For example, it’s also statistical fact that:  Rarely will an American church grow larger than 200 people per acre.  Also, for every two to three seats, the average American church needs one parking stall.   So, in light of these practical insights, I made the controversial decision to relocate our church to a more adequate facility.  Of course, this completely angered one man in our church.  (He was convinced that we weren’t growing healthy because I refused to preach more on his pet-theologies).  He acted as though a simple sermon or worship format would suddenly compensate for methodological foolishness.

But listen:  God doesn’t honor this type of hyper-spirituality in leadership.  Don’t think that your prayer life will compensate for the fact that you never wear a seatbelt.  I.e., Don’t allow hyper-spiritual pressure to cause you to overlook common sense.  Again:  You can be the right person in the right city; but, if your methods & practices need tweaking, no amount of sweat is going to change that.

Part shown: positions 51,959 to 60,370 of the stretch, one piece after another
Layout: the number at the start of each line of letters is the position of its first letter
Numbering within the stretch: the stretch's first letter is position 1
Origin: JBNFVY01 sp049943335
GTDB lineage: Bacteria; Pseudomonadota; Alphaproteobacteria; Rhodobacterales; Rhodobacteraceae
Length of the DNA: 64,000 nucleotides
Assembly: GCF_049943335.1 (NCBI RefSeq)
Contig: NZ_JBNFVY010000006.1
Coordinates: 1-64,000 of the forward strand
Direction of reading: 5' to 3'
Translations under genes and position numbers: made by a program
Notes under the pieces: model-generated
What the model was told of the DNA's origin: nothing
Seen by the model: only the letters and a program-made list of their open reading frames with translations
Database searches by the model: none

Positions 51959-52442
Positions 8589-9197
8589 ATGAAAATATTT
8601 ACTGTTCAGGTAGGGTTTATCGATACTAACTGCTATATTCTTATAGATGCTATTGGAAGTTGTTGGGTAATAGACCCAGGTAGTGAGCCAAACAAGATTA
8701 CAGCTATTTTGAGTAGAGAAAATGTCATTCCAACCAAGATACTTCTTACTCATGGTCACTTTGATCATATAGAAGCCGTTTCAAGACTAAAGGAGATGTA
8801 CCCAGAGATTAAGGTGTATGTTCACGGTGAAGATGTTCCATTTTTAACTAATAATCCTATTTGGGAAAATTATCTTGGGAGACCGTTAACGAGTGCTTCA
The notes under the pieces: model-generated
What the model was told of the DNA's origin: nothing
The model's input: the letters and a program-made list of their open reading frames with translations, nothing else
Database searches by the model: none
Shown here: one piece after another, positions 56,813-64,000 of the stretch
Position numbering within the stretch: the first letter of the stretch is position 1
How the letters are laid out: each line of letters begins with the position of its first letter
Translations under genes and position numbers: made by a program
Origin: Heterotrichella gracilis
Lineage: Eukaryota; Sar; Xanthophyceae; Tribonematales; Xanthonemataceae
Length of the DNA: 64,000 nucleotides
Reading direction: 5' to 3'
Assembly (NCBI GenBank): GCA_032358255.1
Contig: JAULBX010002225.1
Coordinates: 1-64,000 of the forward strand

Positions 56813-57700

The Right Inner Circle:

Of course, you might be a tremendously gifted person.  But very rarely will a person make it to the top of their field without a great team.  As John Maxwell says:  “You are only as good as your inner circle.”  For example, when I first started Substance, our entire leadership team was comprised of inexperienced college students.  Almost none of them had been in leadership positions before.  And even though my preaching skills were fairly well-developed back then, these skills were certainly not enough to overcome the foibles of our rookie leadership teams.  Not surprisingly, many dynamic Christians came through our church; but, eventually they moved onto better churches who had better leaders who created better leadership systems.

Of course, I couldn’t blame my lack of fruitfulness on my inner-circle; after all, a good leader is measured by their ability to recruit such a circle out of nothing.  I.e., it’s my job to create the inner circle.   Keep in mind, your age, your ethnicity, your dress style, even your spouse can affect your ability to build a healthy inner-circle.  As a 24 yr old senior pastor, I had to surround myself with dynamic 46 year old leaders.  As a white pastor, I have to surround myself with multi-ethnic leaders who are more adept at recruiting their people.  So back when we planted Substance with a rag-tag group of college students, I knew I had to be intentional about recruiting across cultural and age barriers.